The end of a woman's reproductive years brings on menopause. Beginning in the mid to late 40s, women's ovaries begin to shut down the release of eggs.
Ovaries are responsible for storing and expelling eggs every cycle to the fallopian tubes. Ovaries also produce the female hormones progesterone and estrogen. While these two hormones control menstruation, they also impact many bodily functions.
Young women having their ovaries surgically removed or going into menopause prematurely can also bring on menopause and its symptoms prematurely.
Menopausal Missteps in the Short Run
All women eventually go through menopause, but approximately 33 percent never experience the symptoms associated with it. Those are the lucky ones.
Every woman's experience during menopause is unique. Some have only slight discomfort while others have their world rocked by it. The short-term symptoms are directly related to the decrease in hormones caused by the ovaries shutting down. These short-term symptoms include:
- Hot flashes - shots of heat beginning in the chest that can result in shivers or sweating. These flashes can also be accompanied by heart palpitations.
- Night sweats - basically hot flashes that occur during sleep and are disruptive to sleep.
- Vaginal dryness - caused by the decreasing supply of estrogen in the body.
- Skin changes - during menopause one's skin changes and may become less elastic as well as drier and thinner.
- Moodiness - may include anxiety, irritability and mood swings.
- Urinary changes - incontinence during coughing or laughing and are caused by less muscle tone in the bladder. Urinary tract infections are also more common during menopause.
- Sexual desire can diminish during menopause. While it isn't quite clear why this happens, it is thought to be caused by estrogen and progesterone level changes and/or vaginal dryness.
- Memory problems can begin to occur during menopause as well as concentration issues.
- Headaches can also increase during this time.
Menopausal Missteps in the Long Run
While these effects of menopause don't usually happen at the beginning of menopause, they sometimes occur in postmenopausal women.
Coronary artery disease risk increases after menopause. Lower estrogen levels are thought to be linked to this as another one of estrogen's job is maintaining healthy cholesterol levels.
Osteoporosis can occur because estrogen helps regulate bone mass. Bone mass during menopause decreases by 25 percent. This raises the risk of fractures in postmenopausal women.
Vision deterioration including cataracts and macular degeneration can occur after menopause.
Doctors may prescribe hormone replacement therapy (HRT) to help diminish menopause symptoms, but this decision must be made after careful consideration of each woman's personal risk of breast cancer and heart disease.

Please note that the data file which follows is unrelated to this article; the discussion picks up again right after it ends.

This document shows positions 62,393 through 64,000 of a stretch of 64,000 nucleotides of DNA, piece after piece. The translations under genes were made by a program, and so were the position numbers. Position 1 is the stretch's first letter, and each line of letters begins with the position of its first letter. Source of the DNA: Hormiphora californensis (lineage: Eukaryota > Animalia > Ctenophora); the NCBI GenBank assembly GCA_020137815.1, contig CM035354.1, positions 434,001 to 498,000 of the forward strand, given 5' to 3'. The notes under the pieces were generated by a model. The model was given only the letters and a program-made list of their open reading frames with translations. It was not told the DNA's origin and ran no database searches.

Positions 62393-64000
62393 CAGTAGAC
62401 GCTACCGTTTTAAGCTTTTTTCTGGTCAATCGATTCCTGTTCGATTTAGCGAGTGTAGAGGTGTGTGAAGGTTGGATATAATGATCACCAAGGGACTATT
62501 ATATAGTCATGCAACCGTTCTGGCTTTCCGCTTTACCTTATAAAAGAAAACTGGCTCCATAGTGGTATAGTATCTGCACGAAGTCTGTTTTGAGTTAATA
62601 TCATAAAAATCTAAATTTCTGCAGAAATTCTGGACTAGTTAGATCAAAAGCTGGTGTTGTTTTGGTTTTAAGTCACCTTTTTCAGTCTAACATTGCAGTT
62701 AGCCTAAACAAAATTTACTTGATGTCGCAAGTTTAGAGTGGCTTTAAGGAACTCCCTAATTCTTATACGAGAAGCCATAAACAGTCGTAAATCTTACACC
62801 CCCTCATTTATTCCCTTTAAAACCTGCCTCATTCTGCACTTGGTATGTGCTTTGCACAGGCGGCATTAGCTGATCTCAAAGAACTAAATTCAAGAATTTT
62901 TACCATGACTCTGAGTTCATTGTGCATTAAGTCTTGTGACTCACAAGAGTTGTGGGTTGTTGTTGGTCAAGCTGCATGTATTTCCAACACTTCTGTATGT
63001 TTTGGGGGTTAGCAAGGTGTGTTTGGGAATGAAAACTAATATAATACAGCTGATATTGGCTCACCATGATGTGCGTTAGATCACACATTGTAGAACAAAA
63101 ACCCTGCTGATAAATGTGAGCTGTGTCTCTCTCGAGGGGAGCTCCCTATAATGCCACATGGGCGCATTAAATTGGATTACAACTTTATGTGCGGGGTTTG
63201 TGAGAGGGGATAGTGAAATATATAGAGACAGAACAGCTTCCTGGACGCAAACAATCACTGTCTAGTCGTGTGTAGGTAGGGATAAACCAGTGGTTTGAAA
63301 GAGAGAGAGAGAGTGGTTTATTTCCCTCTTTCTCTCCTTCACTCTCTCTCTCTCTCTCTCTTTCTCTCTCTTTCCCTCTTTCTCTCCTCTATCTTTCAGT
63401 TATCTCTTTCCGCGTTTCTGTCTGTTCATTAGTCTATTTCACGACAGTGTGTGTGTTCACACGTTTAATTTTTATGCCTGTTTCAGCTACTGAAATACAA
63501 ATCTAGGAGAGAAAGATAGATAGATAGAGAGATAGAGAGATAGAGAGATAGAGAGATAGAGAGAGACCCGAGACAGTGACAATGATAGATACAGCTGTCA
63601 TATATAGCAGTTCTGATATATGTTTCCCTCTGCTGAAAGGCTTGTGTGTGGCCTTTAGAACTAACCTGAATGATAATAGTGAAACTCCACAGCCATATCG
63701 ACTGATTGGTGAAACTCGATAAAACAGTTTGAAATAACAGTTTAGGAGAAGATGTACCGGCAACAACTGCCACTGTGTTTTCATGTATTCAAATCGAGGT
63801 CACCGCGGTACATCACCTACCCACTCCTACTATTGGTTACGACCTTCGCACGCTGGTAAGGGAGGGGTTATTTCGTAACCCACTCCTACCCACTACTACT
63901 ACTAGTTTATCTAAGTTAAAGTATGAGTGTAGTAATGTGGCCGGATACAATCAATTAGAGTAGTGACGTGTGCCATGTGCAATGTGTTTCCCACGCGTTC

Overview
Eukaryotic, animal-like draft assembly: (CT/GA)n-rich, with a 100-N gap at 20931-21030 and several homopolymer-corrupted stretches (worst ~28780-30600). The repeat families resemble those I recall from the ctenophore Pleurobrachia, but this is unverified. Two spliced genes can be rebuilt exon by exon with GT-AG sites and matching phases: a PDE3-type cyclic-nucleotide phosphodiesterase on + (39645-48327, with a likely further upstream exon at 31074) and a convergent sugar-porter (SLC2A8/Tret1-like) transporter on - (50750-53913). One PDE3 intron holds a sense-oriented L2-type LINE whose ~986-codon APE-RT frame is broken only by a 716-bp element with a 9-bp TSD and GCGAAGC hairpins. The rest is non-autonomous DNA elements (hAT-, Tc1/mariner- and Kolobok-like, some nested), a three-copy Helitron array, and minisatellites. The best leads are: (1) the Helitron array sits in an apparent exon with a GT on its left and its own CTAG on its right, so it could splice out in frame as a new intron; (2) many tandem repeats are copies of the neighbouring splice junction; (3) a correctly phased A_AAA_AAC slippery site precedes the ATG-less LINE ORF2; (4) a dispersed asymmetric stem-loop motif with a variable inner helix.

Lifestyle choices don't require a visit to the doctor and are also available to treat the symptoms and capture other health benefits. They include:
- Eating a nutritious, plant-based diet. The diet also needs to be rich in fiber and low in fat.
- Consuming 1,500 milligrams of calcium every day through a 1,000 IU vitamin supplement and diet.
- Limiting caffeine, alcohol, sugar and salt consumption.
- Entering a smoking cessation program.
- Using lubricants to treat vaginal dryness.
- Exercising regularly.
According to Neissa Brown Springman, a personal trainer specializing in training "Monarchs," her name for women from ages 40-60 who are undergoing the same metamorphosis as the butterfly through exercise and inspiration, says, "Ladies engaging in our outdoor, cross training experience report a reduction in menopause symptoms through routine exercise." Her Monarch program includes approximately 50 percent resistance training and 50 percent aerobic activities.
The plant world also has its form of weak estrogen and when ingested, may help relieve hot flash symptoms and lower cholesterol levels. Plant estrogen examples include isoflavones found in many soy products, beans and whole grains. Not all menopausal women are able to convert the soy to weak estrogen though.
Flaxseed, also known as linseed, is a plant-based food that contains lignans. The lignans act like a weak estrogen when eaten. Studies have indicated that flaxseed may lower breast cancer risk and help lower cholesterol. Use the crushed or ground forms of flaxseed because that is the only form that contains lignans.
When taken in moderation, these isoflavone supplements are safe. Extraordinary amounts of soy and other foods containing isoflavones have not been scientifically proven to be safe and may be harmful to women with a history of breast cancer. Always consult your doctor if using these plant-based supplements.